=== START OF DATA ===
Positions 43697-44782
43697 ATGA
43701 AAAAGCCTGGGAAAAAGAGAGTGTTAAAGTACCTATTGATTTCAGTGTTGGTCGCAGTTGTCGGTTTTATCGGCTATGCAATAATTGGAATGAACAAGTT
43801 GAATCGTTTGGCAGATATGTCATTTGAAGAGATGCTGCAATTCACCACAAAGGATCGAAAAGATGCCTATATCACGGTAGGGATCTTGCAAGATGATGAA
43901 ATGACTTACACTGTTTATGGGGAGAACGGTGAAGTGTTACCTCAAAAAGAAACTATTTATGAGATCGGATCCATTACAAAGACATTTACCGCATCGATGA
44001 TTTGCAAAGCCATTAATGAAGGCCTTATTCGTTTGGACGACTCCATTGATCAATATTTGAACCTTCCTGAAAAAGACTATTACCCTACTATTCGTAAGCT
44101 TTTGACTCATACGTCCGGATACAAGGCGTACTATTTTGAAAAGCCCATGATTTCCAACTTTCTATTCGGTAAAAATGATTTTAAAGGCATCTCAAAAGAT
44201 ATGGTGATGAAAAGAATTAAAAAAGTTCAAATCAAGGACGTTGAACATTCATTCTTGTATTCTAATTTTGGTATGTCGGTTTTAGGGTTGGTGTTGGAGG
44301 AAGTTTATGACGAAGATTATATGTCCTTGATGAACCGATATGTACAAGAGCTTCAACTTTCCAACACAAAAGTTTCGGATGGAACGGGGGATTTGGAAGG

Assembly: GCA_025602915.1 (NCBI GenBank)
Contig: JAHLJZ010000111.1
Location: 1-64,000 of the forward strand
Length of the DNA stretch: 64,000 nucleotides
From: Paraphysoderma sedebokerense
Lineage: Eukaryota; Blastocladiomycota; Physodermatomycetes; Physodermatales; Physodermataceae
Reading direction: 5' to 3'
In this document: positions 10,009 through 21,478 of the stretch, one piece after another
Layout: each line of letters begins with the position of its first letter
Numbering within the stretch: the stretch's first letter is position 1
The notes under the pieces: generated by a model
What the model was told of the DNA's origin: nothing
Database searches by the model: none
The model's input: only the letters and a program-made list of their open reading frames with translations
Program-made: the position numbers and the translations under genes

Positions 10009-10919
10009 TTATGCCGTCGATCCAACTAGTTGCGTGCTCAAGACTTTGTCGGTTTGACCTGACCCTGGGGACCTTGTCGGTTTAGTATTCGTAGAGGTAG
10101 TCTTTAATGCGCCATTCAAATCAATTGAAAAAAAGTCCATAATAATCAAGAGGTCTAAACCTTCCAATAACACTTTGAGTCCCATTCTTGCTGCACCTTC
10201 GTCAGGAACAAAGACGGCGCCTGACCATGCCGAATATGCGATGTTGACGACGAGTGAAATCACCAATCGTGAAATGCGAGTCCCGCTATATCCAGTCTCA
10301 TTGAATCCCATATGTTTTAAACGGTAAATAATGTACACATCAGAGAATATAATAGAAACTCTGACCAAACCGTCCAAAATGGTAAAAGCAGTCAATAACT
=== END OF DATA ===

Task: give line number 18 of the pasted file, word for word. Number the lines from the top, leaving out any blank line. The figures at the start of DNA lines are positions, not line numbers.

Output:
Layout: each line of letters begins with the position of its first letter